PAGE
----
Preservation in every plate

We want you to feel good about what you serve. And that’s exactly why we implement sustainable production practices.

Sustainability. Yet Another Reason to Celebrate.

Preserving natural resources for future generations is important to us and our extended family, which includes our favorite Chinet® fans like you. So, from start to finish, we pursue sustainable practices.

We utilize recycled materials to produce our disposable molded fiber products to reduce energy and waste. The result? A product that’s great at the dinner table and great for the environment. And that’s a win-win.

Are Chinet® Cut Crystal® plates and cups recyclable?
Chinet® Cut Crystal® plates and cups are made with Polystyrene, a #6 plastic, which is recyclable in some locations. Please check with your local municipality for their recycling programs.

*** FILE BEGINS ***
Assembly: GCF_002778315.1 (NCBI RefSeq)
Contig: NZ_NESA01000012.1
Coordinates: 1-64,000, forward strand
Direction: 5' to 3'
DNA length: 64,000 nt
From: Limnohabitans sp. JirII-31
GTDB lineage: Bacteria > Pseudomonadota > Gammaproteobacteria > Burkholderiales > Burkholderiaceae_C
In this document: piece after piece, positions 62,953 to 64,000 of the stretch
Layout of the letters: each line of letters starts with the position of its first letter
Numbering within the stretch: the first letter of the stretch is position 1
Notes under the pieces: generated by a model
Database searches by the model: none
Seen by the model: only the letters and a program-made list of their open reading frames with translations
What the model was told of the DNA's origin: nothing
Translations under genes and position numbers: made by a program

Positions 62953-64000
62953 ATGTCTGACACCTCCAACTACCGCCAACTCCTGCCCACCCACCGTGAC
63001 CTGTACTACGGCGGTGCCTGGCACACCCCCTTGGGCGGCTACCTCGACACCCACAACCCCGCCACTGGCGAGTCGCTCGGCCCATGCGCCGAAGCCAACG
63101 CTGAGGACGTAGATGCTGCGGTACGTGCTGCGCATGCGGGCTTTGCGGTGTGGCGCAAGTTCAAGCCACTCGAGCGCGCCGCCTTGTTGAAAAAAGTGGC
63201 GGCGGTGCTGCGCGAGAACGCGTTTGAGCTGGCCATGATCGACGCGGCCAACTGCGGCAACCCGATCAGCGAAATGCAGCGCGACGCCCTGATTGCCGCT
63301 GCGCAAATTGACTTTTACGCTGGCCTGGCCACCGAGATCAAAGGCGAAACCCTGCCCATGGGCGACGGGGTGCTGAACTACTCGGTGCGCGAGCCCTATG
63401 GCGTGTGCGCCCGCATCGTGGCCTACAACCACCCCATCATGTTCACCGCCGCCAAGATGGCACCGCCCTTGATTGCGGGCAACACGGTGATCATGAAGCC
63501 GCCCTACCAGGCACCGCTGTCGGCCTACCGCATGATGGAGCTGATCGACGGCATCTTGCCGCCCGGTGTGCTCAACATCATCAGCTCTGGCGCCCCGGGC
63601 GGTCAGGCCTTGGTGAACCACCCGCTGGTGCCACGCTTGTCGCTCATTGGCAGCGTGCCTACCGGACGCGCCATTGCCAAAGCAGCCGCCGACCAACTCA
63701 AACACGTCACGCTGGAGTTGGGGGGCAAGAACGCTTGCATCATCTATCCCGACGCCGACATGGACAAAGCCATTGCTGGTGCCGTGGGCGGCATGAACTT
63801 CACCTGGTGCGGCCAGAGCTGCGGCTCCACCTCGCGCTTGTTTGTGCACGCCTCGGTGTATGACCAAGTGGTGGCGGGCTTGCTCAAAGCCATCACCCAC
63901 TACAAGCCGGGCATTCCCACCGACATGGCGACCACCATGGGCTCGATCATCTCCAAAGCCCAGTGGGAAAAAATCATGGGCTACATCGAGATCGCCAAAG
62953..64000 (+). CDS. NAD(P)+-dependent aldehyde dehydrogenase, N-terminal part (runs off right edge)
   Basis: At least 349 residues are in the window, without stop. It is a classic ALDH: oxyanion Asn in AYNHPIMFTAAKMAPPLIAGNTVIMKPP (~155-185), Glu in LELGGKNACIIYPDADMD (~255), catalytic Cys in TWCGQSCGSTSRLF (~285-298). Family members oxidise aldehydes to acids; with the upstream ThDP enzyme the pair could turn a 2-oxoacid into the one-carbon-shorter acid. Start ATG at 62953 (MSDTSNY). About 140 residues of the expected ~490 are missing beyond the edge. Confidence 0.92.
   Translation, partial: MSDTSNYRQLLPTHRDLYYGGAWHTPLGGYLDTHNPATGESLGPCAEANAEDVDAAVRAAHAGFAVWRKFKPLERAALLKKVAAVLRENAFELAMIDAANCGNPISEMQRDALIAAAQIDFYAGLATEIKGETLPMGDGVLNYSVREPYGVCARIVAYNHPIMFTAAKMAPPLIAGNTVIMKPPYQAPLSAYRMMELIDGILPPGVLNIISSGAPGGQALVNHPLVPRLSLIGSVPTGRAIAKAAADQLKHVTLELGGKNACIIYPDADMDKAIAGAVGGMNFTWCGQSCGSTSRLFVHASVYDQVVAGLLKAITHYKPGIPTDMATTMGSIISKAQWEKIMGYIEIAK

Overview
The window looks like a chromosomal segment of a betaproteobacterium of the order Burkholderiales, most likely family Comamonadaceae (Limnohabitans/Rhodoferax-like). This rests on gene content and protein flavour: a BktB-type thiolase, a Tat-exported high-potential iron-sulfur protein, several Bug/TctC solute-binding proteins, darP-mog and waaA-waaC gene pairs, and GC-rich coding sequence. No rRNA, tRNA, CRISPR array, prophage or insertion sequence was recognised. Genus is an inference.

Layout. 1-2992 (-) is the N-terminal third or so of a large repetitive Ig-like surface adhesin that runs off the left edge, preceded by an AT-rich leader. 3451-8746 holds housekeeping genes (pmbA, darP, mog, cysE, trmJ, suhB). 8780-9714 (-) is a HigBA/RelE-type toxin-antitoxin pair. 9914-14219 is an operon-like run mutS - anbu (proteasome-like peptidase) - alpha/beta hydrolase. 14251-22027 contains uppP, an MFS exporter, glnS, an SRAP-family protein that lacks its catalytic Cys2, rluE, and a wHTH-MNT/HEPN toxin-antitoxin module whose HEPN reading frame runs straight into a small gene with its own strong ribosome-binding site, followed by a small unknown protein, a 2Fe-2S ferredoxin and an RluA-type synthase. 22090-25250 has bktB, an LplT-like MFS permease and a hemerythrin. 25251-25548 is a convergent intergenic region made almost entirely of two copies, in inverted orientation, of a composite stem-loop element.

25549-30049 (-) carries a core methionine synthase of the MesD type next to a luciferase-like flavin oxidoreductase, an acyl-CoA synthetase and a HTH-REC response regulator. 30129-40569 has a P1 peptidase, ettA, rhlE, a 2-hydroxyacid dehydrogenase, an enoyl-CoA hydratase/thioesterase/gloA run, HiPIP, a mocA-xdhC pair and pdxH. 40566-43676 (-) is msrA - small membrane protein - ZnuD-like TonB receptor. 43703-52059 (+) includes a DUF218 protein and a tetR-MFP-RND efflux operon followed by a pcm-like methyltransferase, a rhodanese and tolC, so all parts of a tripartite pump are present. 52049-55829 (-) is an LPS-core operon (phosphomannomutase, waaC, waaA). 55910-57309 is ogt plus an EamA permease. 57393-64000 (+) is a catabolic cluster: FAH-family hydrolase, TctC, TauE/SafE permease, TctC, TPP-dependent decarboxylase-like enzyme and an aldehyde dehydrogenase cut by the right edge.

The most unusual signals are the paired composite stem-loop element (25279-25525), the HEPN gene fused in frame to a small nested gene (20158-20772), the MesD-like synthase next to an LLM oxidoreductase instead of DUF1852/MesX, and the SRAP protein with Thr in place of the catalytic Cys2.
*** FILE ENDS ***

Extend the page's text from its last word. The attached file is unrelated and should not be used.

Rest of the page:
What are Chinet® Classic White™ plates and bowls made of?
Chinet® Classic White™ plates and bowls* are made with 100% recycled paper fibers.
Why are Chinet ® Classic White™ Tablecovers Eco-Friendly?
Chinet® Classic White™ Tablecovers are the only premium tablecovers in the marketplace that are certified by the Sustainable Forestry Initiative (SFI).

Sustainability in Action

Four things to know about the Chinet brand's sustainability efforts
Our production process

We utilize 100% recycled material. What that means is simple – we collect safe, clean, never-used scrap materials to create the products you’ve grown to love and trust.

Our points of impact

By using 100% recycled paper, Chinet® Classic White™ products save 1.1 million trees, 455 million gallons of water and 260 million kilowatts of energy annually.

based on University of Southern Indiana data

A plate with purpose

The molded fibers in Chinet® Classic White™ products are biodegradable when composted. That means they can contribute to nutrient-rich substances for flower and vegetable gardens.

From plate to plant

Get your compost bin started by finding a sunny spot in your yard. Add torn plates, lawn clippings and leftover fruit and veggies mixing both wet and dry materials. When the compost turns spongy, it’s ready for the flowerbeds.